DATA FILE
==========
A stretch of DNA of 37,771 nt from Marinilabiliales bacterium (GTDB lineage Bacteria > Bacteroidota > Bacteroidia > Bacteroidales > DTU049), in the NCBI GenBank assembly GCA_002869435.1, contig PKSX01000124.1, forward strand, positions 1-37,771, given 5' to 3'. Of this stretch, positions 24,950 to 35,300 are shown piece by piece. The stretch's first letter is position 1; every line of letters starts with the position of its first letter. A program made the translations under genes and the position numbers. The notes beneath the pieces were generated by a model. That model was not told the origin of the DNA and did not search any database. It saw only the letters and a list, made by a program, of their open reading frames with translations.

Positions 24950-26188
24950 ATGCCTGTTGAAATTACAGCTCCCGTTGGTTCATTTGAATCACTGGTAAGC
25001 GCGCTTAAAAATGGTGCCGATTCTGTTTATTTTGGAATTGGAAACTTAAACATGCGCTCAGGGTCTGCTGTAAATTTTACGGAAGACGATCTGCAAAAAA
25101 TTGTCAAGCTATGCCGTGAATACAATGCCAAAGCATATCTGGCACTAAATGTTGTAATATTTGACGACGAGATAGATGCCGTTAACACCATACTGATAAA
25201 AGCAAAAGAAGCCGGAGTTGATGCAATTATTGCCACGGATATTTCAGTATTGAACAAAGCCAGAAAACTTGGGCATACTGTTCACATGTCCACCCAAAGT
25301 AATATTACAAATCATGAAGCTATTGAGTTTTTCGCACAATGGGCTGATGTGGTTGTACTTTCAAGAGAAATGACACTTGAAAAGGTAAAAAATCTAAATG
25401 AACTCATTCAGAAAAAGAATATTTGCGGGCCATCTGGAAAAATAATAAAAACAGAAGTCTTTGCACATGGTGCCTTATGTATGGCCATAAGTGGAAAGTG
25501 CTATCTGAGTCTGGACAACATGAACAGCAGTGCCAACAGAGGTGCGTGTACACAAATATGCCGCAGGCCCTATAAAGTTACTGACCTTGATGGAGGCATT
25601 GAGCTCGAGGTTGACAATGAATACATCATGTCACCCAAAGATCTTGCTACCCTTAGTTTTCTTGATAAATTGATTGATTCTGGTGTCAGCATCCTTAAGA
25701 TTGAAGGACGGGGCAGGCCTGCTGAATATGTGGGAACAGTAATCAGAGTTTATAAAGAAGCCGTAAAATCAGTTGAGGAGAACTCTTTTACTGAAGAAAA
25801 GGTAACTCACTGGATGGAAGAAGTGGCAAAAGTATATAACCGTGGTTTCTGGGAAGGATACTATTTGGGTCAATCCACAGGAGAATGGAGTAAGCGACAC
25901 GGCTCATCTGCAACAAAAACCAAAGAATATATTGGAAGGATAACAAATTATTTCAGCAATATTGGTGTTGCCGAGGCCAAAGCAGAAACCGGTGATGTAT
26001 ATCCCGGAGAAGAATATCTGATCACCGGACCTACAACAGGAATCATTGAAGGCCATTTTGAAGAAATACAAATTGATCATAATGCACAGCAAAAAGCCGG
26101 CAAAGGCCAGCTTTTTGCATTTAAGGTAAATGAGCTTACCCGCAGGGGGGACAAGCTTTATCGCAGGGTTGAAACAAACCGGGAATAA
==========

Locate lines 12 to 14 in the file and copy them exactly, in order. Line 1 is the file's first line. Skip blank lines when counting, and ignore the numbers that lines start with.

25801 GGTAACTCACTGGATGGAAGAAGTGGCAAAAGTATATAACCGTGGTTTCTGGGAAGGATACTATTTGGGTCAATCCACAGGAGAATGGAGTAAGCGACAC
25901 GGCTCATCTGCAACAAAAACCAAAGAATATATTGGAAGGATAACAAATTATTTCAGCAATATTGGTGTTGCCGAGGCCAAAGCAGAAACCGGTGATGTAT
26001 ATCCCGGAGAAGAATATCTGATCACCGGACCTACAACAGGAATCATTGAAGGCCATTTTGAAGAAATACAAATTGATCATAATGCACAGCAAAAAGCCGG